'I think, the Test probably shifted in their favour when we batted in the first innings. We were looking to bat better but I don't think there was enough application shown by us as a batting unit.'
India's underwhelming batting performance in the first innings gave England the decisive advantage, skipper Virat Kohli said on Tuesday.
The captain also defended the team’s decision to play rookie left-arm spinner Shahbaz Nadeem instead of a more experienced Kuldeep Yadav.
After losing the first Test by 227 runs, Kohli admitted that the team was always under the pump after England's mammoth first innings total of 578.
"I think, the Test probably shifted in their favour when we batted in the first innings. We were looking to bat better but I don't think there was enough application shown by us as a batting unit," Kohli said at the post-match press conference referring to India's 337 all out first essay score.
"Even if someone got a hundred in either innings, still we were pretty much behind in the game. There's not one way to play the game and we understand that quite well and our endeavour in the future games is going to be long partnerships," said Kohli.
Kohli wasn't amused when asked whether the England team, coming off a series win in Sri Lanka, was far better prepared than India, playing a Test match on home soil after the Bangladesh series in 2019.
"You could say they are well prepared but to say they are better prepared than us in our own conditions is not an accurate assessment," Kohli, who is known for his plain speak, put it as he saw it.
"That was something that was said when Australia won the first Test (in Pune) in 2017. So look, we don't jump the gun or come to conclusions too early as a side.
"What's said on the outside what is being perceived and discussed doesn't bother us at all. We never really focussed on that and we won't do that moving forward as a team," Kohli added.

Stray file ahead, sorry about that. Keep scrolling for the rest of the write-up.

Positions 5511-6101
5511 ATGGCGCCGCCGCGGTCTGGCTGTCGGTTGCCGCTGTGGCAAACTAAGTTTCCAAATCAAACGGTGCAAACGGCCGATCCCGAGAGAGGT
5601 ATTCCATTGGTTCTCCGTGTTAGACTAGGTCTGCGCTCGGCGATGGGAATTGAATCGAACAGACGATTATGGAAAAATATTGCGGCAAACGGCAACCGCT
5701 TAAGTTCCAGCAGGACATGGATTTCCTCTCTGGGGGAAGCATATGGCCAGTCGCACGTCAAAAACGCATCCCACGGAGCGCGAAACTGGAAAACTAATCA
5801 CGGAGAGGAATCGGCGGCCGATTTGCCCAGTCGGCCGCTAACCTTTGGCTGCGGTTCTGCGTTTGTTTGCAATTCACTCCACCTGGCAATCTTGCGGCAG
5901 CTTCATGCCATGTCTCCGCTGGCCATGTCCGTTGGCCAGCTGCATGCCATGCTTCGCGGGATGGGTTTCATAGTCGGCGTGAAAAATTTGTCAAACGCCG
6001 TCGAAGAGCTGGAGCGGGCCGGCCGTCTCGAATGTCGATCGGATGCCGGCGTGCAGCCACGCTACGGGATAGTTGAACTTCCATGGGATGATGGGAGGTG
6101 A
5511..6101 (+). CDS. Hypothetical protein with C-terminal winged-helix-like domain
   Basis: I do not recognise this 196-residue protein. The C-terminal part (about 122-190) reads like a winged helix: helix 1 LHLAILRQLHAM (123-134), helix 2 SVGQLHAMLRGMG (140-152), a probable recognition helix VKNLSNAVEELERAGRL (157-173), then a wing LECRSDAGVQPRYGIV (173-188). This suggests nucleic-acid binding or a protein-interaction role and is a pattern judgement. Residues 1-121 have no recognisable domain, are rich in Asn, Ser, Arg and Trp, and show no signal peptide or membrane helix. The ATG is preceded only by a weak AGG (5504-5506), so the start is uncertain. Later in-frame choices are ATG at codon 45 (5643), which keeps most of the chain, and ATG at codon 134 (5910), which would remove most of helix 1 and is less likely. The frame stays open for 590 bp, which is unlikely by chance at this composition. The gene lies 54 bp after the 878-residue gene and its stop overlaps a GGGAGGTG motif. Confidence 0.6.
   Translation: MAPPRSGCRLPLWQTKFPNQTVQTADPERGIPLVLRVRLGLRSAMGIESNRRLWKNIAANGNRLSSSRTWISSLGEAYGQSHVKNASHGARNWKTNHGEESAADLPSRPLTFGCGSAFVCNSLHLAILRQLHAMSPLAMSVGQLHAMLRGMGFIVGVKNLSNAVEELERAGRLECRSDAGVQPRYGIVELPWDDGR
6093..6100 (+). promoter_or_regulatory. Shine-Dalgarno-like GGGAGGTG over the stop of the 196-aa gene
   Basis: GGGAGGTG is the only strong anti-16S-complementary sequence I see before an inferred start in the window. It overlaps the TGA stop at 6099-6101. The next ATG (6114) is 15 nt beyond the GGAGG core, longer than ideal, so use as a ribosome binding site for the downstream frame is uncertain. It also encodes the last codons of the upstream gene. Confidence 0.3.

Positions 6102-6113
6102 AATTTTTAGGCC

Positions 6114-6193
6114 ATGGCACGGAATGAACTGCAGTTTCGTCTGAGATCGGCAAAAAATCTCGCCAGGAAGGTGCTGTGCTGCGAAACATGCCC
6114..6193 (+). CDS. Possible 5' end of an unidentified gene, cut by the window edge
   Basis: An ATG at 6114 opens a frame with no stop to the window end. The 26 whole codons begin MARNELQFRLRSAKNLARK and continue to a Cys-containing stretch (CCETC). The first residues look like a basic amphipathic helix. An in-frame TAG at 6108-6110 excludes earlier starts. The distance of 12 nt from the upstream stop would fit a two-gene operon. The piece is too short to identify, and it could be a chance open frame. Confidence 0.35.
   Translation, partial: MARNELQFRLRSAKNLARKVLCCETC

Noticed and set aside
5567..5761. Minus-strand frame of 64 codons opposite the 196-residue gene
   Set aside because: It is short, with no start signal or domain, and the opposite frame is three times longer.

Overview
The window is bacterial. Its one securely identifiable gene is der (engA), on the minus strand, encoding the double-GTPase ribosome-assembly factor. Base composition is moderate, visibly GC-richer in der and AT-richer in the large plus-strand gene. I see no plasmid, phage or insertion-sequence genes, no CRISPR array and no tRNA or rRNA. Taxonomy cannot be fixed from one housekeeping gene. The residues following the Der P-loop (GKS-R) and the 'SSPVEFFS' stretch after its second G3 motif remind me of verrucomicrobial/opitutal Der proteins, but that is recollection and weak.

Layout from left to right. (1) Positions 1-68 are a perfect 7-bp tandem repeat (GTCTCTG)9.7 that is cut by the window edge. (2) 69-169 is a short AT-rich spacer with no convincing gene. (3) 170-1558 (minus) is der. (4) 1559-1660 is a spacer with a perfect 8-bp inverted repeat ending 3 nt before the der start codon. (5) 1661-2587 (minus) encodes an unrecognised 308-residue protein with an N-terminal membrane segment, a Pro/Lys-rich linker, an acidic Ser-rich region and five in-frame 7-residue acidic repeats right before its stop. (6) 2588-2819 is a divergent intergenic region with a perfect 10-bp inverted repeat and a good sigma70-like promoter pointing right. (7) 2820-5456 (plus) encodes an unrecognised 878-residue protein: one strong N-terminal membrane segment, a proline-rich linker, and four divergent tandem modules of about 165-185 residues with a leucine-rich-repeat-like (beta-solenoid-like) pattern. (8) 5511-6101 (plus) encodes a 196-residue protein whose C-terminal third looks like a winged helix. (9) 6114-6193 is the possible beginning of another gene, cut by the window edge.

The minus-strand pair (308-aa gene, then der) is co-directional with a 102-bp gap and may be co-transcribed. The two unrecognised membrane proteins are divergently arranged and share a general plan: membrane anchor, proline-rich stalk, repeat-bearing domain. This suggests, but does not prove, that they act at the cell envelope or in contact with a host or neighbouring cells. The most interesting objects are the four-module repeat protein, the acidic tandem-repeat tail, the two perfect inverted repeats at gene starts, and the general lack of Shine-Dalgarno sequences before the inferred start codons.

He hinted that the management could rework the combination in the coming matches. The second Test is also scheduled to be held here from February 13.
"Moving forward, we will look at combinations, that bring us variety in the bowling attack and not (be) one-dimensional, where the ball is only turning away from the bat."
He also didn't take too kindly to the question on whether Ajinkya Rahane's form, considering that the only innings of note being his hundred at MCG Test in Australia, was a matter of concern.
"Look I got bowled as well. If you are trying to dig something out, you are not going to get it because there is nothing. Ajinkya, I have said this many a times in the past as well, along with (Chetshwar) Pujara, is our most important Test batsman and he continues to be as we believe in his abilities and he is an impact player," Kohli vehemently backed his deputy.
"If you are talking about MCG Test, he stood up and scored a hundred when the team wanted it the most. You can look at number of innings and what happens from thereon, the reality is we won the series in Australia."
Even in the first innings it was Joe Root's unbelievable catch that made the difference, said Kohli.
"If that went for a boundary and he scored runs, then we won't be not having this conversation, so there are absolutely no issues and everyone is playing really well."
Kohli said it was a flat deck and the only time the pitch showed some signs of wear and tear was on the third day post tea.
"Reality of the situation is that the wicket was very flat and slow. I am not saying that it is an excuse, we will hold onto as a team but reality of what went on. That was the case on the first two days.
"Day three, after tea, is when the wicket really started to change and when you get big runs, even when wicket is flat, the opposition is invariably put under pressure. Those are the dynamics you need to understand how the game moves."
Did he miss Mohammed Shami and Umesh Yadav after watching how well James Anderson reversed the old ball in these conditions?
"They are not here so whether they could have or would have is irrelevant. Look we are not a side that gets into 'what ifs' or 'what could have beens', what should have been.
"If we are adding to 'what could have been', then you are also talking about what could have happened if Jaddu (Ravindra Jadeja) would have played the Test match as well.
"In one game, if the execution hasn't happened, it doesn't mean it won't happen again. We have to keep believing in the process and not think of what this player or that player could have done."